By Russell Harley
Using cost analysis is an important tool in almost every kind of project. It helps determine if a project will improve a business’s profitability or not, so a great deal of effort goes into it during the beginning stages of a project. If an effort’s Return on Investment looks good, then the project moves forward and work begins.
The major issue with cost analysis is that a project’s future benefits are predicted by past and current behavior. Assumptions are being made: guesses about future trends, etc., are fed into the analysis. Contingency data is also added to try and reflect any unknowns that may occur as the project moves along. This is usually reflected by adding a 5 to 20 percent bump in overall cost.
All the above seems pretty reasonable, doesn’t it? This, of course, is why cost analysis is used so much. So why do so many projects get canceled due to cost, or go significantly over budget?
From my experience, there are two main reasons:
First, there’s the “human” factor. If a 10 percent contingency factor is added in and that causes the project to be marginal, then the first thing that happens is it’s adjusted down until the ROI improves. Additional efforts — like reducing the scope, extending the time frame across fiscal years and the like — are all tricks that can get the project approved by improving the ROI. Then there’s the “I want this project done and I don’t care what it costs” decision. All of these are based on human decisions that negatively impact the final estimated cost of the project.
The second reason is “stuff happens.” People leave, new priorities arise, technology that worked well in the lab/test environment fails in the field, assumptions prove faulty, etc. Unfortunately, in a lot of projects it’s too late to cancel the project by this point. This is especially true if the company’s leadership is involved.
I actually worked on a project where the initial analysis estimated a cost of around $1 million and a three-month schedule. The project actually ended up costing $2.3 million and took six months to complete. Why? Because the assumptions made at the beginning – which were based on lab work – didn’t hold up when we started executing. The company made the assumption that if it worked in the lab, it would work everywhere, which of course it did not.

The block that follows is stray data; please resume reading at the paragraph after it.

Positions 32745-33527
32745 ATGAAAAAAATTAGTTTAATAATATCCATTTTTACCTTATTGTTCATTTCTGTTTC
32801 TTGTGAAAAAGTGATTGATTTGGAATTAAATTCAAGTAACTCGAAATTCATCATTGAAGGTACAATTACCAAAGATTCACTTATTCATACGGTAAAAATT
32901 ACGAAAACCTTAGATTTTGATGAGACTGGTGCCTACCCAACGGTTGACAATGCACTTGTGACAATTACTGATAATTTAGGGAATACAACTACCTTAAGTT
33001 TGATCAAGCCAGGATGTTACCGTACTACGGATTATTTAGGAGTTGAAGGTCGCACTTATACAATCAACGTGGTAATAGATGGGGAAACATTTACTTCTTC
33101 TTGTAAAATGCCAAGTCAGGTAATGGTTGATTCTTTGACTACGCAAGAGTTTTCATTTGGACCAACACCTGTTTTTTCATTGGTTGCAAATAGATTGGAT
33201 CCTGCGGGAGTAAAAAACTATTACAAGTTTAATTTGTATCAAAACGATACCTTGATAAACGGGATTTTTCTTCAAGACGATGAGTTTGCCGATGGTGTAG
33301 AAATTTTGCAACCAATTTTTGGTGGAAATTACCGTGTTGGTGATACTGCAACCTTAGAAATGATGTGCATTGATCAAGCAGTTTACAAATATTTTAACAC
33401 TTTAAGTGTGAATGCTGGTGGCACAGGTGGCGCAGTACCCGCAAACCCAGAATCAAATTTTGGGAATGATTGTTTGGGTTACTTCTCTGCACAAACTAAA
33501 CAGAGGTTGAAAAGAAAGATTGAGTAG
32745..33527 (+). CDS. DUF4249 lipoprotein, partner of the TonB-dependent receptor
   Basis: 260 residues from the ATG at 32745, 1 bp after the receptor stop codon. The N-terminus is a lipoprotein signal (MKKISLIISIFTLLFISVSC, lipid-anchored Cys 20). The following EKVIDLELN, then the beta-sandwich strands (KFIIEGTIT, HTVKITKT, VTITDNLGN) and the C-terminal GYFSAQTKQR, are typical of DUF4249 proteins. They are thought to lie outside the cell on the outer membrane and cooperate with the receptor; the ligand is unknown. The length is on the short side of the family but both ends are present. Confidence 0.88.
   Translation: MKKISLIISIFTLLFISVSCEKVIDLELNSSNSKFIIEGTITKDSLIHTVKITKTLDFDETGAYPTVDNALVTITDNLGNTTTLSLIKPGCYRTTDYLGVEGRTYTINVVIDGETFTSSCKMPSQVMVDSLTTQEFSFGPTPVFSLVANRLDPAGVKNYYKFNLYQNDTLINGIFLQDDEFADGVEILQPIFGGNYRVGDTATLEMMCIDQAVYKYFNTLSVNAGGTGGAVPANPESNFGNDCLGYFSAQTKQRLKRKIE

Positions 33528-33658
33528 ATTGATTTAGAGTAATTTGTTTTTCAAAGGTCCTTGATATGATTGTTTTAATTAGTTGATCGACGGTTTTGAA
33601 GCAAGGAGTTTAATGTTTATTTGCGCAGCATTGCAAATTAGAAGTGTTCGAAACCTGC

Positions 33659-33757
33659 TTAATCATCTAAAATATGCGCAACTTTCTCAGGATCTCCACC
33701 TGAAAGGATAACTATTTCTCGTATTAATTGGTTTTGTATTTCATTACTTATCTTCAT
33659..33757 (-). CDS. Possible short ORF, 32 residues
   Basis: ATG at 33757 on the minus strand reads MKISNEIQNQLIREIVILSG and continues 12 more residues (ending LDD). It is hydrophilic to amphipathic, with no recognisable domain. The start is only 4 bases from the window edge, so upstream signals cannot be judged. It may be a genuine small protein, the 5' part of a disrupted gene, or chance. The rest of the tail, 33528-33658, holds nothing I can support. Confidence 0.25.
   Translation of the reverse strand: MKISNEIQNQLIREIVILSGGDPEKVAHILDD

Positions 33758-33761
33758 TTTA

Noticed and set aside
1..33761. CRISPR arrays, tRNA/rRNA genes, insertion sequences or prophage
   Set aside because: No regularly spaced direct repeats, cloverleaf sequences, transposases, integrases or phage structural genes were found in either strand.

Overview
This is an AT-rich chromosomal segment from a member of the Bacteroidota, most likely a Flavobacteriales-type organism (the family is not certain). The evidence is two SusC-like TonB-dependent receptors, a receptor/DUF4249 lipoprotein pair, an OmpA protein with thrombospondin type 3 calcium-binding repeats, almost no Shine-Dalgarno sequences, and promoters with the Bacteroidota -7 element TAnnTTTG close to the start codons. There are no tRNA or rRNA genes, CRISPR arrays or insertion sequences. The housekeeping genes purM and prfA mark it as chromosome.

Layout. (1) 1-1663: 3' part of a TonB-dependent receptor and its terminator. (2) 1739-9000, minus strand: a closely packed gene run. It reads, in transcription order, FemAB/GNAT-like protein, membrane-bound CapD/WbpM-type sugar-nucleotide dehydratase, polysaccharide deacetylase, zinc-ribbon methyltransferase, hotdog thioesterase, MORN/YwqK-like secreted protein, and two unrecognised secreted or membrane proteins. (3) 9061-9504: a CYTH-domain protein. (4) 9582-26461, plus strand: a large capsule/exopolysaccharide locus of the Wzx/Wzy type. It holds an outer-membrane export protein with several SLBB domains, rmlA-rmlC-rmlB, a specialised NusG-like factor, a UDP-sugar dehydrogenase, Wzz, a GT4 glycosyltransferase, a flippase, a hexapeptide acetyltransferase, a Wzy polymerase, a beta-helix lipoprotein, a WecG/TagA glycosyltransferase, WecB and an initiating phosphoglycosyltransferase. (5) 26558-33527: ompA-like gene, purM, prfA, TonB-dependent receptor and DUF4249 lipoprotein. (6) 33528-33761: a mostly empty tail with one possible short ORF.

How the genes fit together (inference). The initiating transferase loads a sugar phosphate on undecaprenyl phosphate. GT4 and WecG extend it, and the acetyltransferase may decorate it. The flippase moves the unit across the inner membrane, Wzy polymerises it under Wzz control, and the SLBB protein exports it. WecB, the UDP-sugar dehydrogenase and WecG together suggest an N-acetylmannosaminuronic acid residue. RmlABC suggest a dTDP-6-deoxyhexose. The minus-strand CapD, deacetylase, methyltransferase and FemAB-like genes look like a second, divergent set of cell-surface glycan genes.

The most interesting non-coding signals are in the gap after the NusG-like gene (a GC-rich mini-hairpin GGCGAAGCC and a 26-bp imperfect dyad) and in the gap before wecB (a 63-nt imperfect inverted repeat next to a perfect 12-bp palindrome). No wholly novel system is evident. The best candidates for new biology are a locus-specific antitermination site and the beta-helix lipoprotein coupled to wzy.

So why wasn’t the project canceled? Since the CIO was involved, it had to be completed, regardless of time or cost. In addition, half the company had the new system involved, while the other half didn’t. So “failure is not an option” also came into play.
So the question is, why bother with all that time and effort creating a detailed cost analysis in the first place? Why not just decide the project must be done no matter what and proceed? Or, if a number is needed for budgeting, why not spend a few hours developing a ballpark cost and call it good? At least that way the time and effort involved in the cost analysis could be put to better use.
Either of the “human’ factor” or “stuff happens” is enough to render a cost analysis a waste of time. Both of these things impact many projects, which in turn makes their initial estimate seem even more pie in the sky than it was at the beginning. Given these factors, it’s a wonder why anyone would put the amount of effort into cost analysis that we now do. But since the Finance department controls the purse strings (and they love numbers), the cost analysis will continue to be an important part of the project management process, regardless of how inaccurate or useless it turns out to be.